Monday, March 5, 2012

Writing Historical Dialogue

It's tough to walk the line between authentic period dialogue and a style the modern reader will find readable. Words mean different things these days --for instance, "nice" used to refer to a person who was picky and petty and found fault with everything. And slang from bygone eras can be totally incomprehensible. When a Regency hero says, "I'll put a monkey on that", he was NOT referring to a small primate with a prehensile tail; he meant 500 pounds sterling -- which was a huge sum of money for the time.

Slang and period expressions are like salt. A small sprinkling adds flavor and zest, but too much and you're grabbing for the water glass to wash it away.

But it's just as important to know what a historical character wouldn't say. Would he say that his train of thought had been derailed? -- not in an era before railroad tracks crisscrossed the nation. (In fact, the first known use of the term "derail" dates to about 1850.)

But with so much to think about, how can a writer keep it all straight and still focus on the story? It makes sense to write the first draft without fretting too much over what the character says, or how, or whether there's too much dialect and slang or not enough, or exactly which words would have been used or not yet invented. Then when the story is all in place, there's plenty of time for revision. It may even be wise to make a run through the manuscript looking at one character's dialogue at a time -- keeping the flavor by trimming or adding as necessary in order to remind the reader that this person is from another time – without drowning her in "salt".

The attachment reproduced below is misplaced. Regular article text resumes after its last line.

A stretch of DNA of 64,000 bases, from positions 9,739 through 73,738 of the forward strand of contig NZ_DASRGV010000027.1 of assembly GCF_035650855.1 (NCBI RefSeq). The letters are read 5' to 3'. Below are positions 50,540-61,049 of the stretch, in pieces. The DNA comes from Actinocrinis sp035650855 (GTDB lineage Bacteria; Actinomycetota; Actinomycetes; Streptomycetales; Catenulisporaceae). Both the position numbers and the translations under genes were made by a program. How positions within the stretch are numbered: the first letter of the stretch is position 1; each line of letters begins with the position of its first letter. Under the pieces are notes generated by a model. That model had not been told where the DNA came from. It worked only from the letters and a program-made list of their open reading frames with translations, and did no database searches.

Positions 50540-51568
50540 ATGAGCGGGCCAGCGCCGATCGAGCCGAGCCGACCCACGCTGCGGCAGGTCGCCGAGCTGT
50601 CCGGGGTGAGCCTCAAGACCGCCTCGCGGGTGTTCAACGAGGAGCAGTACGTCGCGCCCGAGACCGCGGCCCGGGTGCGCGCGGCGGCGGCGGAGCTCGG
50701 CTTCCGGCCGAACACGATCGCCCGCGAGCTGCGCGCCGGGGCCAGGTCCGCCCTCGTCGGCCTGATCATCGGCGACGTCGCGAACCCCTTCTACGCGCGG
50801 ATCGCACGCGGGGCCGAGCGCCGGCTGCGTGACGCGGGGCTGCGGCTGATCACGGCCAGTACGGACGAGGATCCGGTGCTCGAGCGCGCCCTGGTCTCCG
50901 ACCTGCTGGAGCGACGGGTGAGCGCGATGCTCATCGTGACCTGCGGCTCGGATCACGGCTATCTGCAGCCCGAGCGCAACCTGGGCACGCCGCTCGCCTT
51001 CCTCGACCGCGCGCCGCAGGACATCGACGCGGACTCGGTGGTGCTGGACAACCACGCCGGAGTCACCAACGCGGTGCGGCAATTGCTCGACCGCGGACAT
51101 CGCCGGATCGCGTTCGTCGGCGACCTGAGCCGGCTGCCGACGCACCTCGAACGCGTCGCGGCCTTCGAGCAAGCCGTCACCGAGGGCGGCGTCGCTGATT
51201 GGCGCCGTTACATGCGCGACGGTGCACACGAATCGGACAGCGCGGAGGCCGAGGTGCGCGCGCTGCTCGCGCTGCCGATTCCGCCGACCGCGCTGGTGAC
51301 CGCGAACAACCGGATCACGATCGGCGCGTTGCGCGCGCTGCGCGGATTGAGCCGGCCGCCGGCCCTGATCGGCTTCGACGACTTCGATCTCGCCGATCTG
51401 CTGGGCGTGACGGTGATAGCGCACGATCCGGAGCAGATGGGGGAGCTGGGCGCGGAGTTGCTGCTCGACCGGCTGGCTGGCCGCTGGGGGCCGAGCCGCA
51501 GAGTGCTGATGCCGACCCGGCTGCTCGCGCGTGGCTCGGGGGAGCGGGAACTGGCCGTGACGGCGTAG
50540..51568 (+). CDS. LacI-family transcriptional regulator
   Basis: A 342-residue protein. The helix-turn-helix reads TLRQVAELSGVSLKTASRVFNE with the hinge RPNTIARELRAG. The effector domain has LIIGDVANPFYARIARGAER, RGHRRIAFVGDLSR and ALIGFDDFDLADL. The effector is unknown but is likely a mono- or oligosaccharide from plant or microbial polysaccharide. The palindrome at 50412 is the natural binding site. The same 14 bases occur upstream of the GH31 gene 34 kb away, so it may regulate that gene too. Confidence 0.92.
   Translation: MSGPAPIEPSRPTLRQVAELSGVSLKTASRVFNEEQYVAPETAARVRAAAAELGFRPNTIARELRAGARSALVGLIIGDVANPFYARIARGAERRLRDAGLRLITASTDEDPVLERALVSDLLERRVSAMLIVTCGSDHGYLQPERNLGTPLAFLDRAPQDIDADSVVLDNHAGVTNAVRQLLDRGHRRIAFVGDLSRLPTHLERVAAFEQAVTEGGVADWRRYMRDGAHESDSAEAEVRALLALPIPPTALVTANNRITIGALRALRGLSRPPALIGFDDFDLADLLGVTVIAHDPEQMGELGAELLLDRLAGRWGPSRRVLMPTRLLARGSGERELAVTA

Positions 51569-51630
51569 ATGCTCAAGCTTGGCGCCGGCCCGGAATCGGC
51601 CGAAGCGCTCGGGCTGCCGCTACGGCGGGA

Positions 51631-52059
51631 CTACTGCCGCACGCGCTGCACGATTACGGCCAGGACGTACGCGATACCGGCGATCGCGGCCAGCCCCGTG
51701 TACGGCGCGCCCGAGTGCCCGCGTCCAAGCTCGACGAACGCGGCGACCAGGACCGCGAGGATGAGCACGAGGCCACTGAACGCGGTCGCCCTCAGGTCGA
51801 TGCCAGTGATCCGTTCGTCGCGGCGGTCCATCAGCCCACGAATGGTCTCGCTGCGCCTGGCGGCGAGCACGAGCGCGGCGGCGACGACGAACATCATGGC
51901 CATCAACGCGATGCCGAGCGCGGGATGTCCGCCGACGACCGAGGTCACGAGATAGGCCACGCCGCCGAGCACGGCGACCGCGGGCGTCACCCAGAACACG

1. I don't write Historical(and I don't read too much either, though I have a weakness for the medieval/renaissance eras fantasy-type of romances), but the evolution of modern language fascinates me.

    Since you're diving into the blogosphere lately, and with today's post on dialogue, I thought you might enjoy csperry's blog, Wordmonger(

    Also, I wanted to say hi :) Took Romance I with you at Gotham Jan 2011(DarcyG), and saying HI! is a lot less like stalking than just following newsletters, going to read and then running away again :) So, er, HI! ;)

  2. Hi, Darcy! -- and thanks for stopping by! I've been resisting blogging but now that I'm here, I'm enjoying myself. :-)